I'm still waiting for my big break, but I would love to build a company that inspires its people to aspire to be the best at what they do, to be proud of their work and to never accept "okay" as their benchmark. What I really want is to be part of building something of value.
My name is Brett White, I'm 28 years old, born and raised in Durban, South Africa.
I studied a diploma in graphic design and after working just over one year at an international advertising agency (working mostly on retail), I decided that it wasn't for me, and started my own freelance business in early 2007.
My business started out as BWD (Brett White Designs) Graphic Studio, which later became Born With Design, and later PEXCIL in June 2012.
I'm hell-bent on creative concepts.
What do you do for inspiration?
I scour the web most evenings on my iPad or basically whenever I have a spare moment, frequenting mostly the same sites, such as various award sites, ad and digital agency sites, a few brand identity and logo design sites, and a handful of web tutorial sites.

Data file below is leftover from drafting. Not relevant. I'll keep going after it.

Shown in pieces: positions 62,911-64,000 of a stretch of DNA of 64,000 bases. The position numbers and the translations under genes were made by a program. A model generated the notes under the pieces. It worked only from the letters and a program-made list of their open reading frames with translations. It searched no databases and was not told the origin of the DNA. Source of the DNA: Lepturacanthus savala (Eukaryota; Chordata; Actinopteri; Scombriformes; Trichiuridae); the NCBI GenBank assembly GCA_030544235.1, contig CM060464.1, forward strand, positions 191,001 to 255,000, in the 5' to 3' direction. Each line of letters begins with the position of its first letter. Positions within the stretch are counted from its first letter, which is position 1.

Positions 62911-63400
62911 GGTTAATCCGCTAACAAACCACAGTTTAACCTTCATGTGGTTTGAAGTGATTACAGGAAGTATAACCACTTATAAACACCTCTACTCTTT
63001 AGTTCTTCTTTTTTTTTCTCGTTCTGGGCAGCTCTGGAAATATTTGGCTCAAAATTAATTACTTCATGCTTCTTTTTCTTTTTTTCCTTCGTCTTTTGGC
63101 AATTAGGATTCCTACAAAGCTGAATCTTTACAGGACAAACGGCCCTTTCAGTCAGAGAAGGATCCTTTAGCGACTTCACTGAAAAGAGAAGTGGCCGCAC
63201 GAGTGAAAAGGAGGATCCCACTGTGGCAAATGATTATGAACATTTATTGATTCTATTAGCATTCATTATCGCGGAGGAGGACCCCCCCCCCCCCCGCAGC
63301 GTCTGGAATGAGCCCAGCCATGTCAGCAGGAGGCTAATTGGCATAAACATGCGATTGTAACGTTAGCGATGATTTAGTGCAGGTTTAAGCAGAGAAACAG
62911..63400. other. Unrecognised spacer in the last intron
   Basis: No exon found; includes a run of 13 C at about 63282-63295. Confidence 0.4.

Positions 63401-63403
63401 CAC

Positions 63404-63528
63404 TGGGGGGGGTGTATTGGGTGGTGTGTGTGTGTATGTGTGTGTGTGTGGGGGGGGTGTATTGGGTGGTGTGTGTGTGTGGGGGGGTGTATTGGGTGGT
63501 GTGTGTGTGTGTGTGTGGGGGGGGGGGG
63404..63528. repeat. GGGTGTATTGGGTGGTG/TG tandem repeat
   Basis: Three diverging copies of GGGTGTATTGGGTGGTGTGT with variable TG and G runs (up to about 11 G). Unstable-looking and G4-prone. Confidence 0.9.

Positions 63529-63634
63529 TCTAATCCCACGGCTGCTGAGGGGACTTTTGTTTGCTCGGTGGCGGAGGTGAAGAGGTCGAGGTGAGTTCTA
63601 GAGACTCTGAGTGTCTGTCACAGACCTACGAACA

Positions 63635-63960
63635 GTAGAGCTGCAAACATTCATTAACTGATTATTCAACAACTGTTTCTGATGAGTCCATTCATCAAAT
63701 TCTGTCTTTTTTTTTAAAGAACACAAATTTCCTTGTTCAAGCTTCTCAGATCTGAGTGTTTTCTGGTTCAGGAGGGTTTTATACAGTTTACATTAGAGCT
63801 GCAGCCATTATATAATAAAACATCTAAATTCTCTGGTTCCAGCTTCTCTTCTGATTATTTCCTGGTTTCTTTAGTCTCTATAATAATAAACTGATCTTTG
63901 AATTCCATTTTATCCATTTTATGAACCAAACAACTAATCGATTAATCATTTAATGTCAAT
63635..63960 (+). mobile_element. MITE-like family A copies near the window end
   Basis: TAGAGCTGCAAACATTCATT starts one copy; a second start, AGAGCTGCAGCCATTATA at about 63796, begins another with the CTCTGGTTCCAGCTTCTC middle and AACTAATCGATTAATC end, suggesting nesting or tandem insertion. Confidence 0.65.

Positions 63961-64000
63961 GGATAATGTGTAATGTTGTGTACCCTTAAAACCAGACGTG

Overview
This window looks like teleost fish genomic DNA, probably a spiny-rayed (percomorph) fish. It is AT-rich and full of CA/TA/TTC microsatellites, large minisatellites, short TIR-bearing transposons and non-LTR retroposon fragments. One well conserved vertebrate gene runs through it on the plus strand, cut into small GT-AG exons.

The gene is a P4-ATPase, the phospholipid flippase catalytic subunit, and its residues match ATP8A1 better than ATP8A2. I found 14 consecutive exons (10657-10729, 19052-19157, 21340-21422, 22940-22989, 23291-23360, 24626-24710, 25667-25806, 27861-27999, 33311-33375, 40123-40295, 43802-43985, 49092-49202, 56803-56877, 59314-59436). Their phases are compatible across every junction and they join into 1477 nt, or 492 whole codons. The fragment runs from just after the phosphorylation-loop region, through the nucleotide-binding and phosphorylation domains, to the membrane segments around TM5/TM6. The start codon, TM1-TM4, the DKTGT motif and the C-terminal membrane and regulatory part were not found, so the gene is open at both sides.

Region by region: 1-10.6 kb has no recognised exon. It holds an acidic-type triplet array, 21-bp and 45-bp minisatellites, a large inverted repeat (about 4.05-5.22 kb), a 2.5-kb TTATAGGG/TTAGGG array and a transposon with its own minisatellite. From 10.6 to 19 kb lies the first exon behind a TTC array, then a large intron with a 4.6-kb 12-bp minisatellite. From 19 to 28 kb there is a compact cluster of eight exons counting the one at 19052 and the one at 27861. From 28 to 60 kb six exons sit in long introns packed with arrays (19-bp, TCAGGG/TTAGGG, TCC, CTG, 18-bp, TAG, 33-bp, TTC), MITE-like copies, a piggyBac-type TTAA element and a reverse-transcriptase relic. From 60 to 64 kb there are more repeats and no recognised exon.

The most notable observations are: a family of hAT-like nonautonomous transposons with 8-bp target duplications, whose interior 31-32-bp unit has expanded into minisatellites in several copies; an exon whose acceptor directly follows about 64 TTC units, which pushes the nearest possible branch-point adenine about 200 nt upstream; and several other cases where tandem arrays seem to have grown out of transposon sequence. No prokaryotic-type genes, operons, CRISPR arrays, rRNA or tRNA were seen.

Please list 3 of your favourite sites.
- www.thefwa.com (of course!)
What do you regard as being your biggest achievement?
I don't know really, to be honest I haven't achieved nearly as much as I'd hoped by now, but I would say running a successful freelance business for over 6 years. Awards wise, I would say my recent FWA Mobile site of the day would probably top the list.
How many hours do you work each week?
Hmmm... not as many as I used to having adopted a new ethos for a more balanced lifestyle and to work smart, not hard. But probably around 40-50, more if I work on the weekend or in the evenings.
How do you relax or unwind?
My favourite way to relax is to kick my feet up and watch a great movie, but more than that I enjoy spending time with my wife and our 2 year-old daughter (but technically speaking that's not always relaxing!).
If you weren't working on the internet what would you be doing?
Probably still working in advertising, but if design was off the table I think I would like to be a carpenter, if it was economically viable!
What's your favourite part of your job? What's the hardest part of your job? What do you do when you get stuck?
My favourite part of my job is learning new things, in web you never know everything, and it's evolving so fast that it's almost impossible to keep up.